Act 4 - Scene 4
A room in FORD'S house.
Enter PAGE, FORD, MISTRESS PAGE, MISTRESS FORD, and SIR HUGH EVANS
SIR HUGH EVANS
'Tis one of the best discretions of a 'oman as ever
I did look upon.
And did he send you both these letters at an instant?
Within a quarter of an hour.
Pardon me, wife. Henceforth do what thou wilt;
I rather will suspect the sun with cold
Than thee with
wantonness: now doth thy honour stand
In him that was of late an heretic,
As firm as faith.
'Tis well, 'tis well; no more:
Be not as extreme in submission
As in offence.
But let our plot go forward: let
Yet once again, to make us public sport,
Appoint a meeting with this old fat fellow,
may take him and disgrace him for it.
There is no better way than that they spoke of.
How? to send him word they'll meet him in the park
at midnight? Fie, fie! he'll never come.
SIR HUGH EVANS
You say he has been thrown in the rivers and has
been grievously peaten as an old 'oman: methinks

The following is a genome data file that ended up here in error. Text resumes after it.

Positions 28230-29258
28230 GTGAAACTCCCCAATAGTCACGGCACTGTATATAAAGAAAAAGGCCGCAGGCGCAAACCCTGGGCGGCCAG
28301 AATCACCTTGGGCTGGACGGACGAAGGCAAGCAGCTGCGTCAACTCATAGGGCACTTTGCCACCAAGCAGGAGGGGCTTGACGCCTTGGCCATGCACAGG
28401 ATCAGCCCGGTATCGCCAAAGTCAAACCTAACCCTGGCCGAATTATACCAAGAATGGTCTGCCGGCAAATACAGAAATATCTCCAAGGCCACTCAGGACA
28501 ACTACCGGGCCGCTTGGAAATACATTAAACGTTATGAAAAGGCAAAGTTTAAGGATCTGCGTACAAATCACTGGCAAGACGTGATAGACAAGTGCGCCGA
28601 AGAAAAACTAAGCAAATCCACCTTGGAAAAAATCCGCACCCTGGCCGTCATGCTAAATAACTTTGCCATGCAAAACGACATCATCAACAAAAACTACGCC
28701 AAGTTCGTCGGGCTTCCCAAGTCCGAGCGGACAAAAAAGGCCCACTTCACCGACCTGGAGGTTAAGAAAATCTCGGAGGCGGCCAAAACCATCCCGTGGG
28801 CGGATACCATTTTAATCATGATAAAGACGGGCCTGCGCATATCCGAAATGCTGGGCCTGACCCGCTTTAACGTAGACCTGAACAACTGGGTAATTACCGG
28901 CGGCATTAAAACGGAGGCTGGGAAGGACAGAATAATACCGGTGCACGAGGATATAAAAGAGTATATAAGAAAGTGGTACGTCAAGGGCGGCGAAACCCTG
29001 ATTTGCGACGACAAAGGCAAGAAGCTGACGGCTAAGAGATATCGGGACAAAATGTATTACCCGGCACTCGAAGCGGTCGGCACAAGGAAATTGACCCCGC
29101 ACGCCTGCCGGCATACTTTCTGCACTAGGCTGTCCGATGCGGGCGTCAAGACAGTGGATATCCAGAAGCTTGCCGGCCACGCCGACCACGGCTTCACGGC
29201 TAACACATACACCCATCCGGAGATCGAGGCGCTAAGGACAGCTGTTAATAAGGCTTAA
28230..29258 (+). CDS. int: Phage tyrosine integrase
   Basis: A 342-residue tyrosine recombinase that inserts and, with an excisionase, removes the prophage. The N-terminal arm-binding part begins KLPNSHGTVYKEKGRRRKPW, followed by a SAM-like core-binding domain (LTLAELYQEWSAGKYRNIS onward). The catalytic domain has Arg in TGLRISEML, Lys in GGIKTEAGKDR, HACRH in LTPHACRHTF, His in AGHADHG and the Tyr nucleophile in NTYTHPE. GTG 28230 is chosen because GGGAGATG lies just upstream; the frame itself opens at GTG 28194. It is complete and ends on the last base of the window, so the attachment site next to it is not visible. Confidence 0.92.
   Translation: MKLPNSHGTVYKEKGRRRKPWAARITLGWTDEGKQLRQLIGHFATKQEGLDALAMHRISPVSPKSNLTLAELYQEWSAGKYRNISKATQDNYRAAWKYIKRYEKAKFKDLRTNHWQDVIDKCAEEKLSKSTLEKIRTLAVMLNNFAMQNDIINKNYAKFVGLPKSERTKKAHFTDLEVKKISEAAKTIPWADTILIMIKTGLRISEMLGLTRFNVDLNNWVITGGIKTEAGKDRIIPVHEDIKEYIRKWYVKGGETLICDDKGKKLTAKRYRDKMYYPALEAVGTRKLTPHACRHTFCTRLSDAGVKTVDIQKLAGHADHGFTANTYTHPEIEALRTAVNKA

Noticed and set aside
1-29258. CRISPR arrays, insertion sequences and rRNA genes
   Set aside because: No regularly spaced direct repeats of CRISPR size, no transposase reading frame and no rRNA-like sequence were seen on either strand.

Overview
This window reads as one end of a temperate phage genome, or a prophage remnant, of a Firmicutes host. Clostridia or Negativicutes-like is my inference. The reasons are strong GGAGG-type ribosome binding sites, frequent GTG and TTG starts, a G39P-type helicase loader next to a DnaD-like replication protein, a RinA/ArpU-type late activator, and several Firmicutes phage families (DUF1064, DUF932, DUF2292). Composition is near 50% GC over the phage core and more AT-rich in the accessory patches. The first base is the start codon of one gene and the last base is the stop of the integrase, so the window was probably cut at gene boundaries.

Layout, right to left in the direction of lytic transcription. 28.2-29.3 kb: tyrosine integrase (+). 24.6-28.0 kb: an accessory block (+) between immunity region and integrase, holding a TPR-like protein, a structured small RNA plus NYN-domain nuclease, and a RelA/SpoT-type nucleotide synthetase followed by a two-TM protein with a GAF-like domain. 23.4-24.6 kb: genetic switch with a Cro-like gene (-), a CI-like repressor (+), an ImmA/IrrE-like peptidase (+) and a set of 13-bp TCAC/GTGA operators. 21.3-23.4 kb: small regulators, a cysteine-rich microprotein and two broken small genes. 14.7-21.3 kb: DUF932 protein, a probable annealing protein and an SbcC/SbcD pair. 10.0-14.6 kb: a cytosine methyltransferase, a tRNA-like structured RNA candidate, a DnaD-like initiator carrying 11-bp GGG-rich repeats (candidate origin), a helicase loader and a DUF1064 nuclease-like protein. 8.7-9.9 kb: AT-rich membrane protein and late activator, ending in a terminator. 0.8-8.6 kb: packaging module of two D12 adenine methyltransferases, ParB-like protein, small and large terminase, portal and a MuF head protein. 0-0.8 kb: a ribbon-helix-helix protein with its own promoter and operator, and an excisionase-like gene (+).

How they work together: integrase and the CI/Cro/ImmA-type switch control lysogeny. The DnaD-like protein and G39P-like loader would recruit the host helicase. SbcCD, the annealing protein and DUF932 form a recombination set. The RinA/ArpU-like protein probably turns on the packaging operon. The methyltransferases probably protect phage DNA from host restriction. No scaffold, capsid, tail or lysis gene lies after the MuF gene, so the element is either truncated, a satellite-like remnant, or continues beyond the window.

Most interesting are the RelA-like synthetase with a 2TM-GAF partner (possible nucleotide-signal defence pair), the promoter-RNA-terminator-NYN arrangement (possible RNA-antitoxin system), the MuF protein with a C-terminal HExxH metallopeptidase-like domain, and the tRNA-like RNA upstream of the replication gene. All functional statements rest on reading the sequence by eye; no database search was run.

should be terrors in him that he should not
come; methinks his flesh is punished, he shall have
So think I too.
Devise but how you'll use him when he comes,
And let us two devise to bring him thither.
There is an old tale goes that Herne the hunter,
Sometime a keeper here in Windsor forest,
Doth all the
winter-time, at still midnight,
Walk round about an oak, with great ragg'd horns;
And there he blasts the
tree and takes the cattle
And makes milch-kine yield blood and shakes a chain
In a most hideous and
You have heard of such a spirit, and well you know
The superstitious idle-headed eld
and did deliver to our age
This tale of Herne the hunter for a truth.
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